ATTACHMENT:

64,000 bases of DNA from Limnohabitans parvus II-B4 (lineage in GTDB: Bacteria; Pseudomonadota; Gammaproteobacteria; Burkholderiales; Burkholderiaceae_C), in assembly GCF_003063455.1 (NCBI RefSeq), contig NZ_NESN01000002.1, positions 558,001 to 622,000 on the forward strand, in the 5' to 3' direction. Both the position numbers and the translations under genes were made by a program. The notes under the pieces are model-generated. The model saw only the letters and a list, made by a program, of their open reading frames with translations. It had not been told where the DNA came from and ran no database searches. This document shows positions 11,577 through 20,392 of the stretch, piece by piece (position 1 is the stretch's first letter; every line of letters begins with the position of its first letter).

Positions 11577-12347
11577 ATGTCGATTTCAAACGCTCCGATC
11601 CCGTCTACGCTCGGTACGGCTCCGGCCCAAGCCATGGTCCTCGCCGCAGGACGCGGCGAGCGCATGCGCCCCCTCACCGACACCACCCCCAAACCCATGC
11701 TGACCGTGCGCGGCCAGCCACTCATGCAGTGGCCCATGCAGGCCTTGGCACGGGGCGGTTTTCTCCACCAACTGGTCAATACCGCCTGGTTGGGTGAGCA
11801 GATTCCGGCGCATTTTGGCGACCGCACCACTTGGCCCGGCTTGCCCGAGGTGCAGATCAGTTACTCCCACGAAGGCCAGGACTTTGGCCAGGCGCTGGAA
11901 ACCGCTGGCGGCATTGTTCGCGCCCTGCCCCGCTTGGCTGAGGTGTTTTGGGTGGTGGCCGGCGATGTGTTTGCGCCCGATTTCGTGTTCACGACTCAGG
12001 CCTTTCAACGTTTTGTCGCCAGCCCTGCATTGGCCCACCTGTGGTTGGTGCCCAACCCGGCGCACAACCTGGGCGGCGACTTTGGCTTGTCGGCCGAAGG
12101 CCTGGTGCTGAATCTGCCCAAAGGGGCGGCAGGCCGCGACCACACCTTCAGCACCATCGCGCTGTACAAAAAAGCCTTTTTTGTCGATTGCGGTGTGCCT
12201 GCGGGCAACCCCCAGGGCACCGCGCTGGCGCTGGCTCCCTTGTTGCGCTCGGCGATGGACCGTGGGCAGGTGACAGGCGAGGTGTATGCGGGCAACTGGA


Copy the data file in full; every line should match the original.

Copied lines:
64,000 bases of DNA from Limnohabitans parvus II-B4 (lineage in GTDB: Bacteria; Pseudomonadota; Gammaproteobacteria; Burkholderiales; Burkholderiaceae_C), in assembly GCF_003063455.1 (NCBI RefSeq), contig NZ_NESN01000002.1, positions 558,001 to 622,000 on the forward strand, in the 5' to 3' direction. Both the position numbers and the translations under genes were made by a program. The notes under the pieces are model-generated. The model saw only the letters and a list, made by a program, of their open reading frames with translations. It had not been told where the DNA came from and ran no database searches. This document shows positions 11,577 through 20,392 of the stretch, piece by piece (position 1 is the stretch's first letter; every line of letters begins with the position of its first letter).

Positions 11577-12347
11577 ATGTCGATTTCAAACGCTCCGATC
11601 CCGTCTACGCTCGGTACGGCTCCGGCCCAAGCCATGGTCCTCGCCGCAGGACGCGGCGAGCGCATGCGCCCCCTCACCGACACCACCCCCAAACCCATGC
11701 TGACCGTGCGCGGCCAGCCACTCATGCAGTGGCCCATGCAGGCCTTGGCACGGGGCGGTTTTCTCCACCAACTGGTCAATACCGCCTGGTTGGGTGAGCA
11801 GATTCCGGCGCATTTTGGCGACCGCACCACTTGGCCCGGCTTGCCCGAGGTGCAGATCAGTTACTCCCACGAAGGCCAGGACTTTGGCCAGGCGCTGGAA
11901 ACCGCTGGCGGCATTGTTCGCGCCCTGCCCCGCTTGGCTGAGGTGTTTTGGGTGGTGGCCGGCGATGTGTTTGCGCCCGATTTCGTGTTCACGACTCAGG
12001 CCTTTCAACGTTTTGTCGCCAGCCCTGCATTGGCCCACCTGTGGTTGGTGCCCAACCCGGCGCACAACCTGGGCGGCGACTTTGGCTTGTCGGCCGAAGG
12101 CCTGGTGCTGAATCTGCCCAAAGGGGCGGCAGGCCGCGACCACACCTTCAGCACCATCGCGCTGTACAAAAAAGCCTTTTTTGTCGATTGCGGTGTGCCT
12201 GCGGGCAACCCCCAGGGCACCGCGCTGGCGCTGGCTCCCTTGTTGCGCTCGGCGATGGACCGTGGGCAGGTGACAGGCGAGGTGTATGCGGGCAACTGGA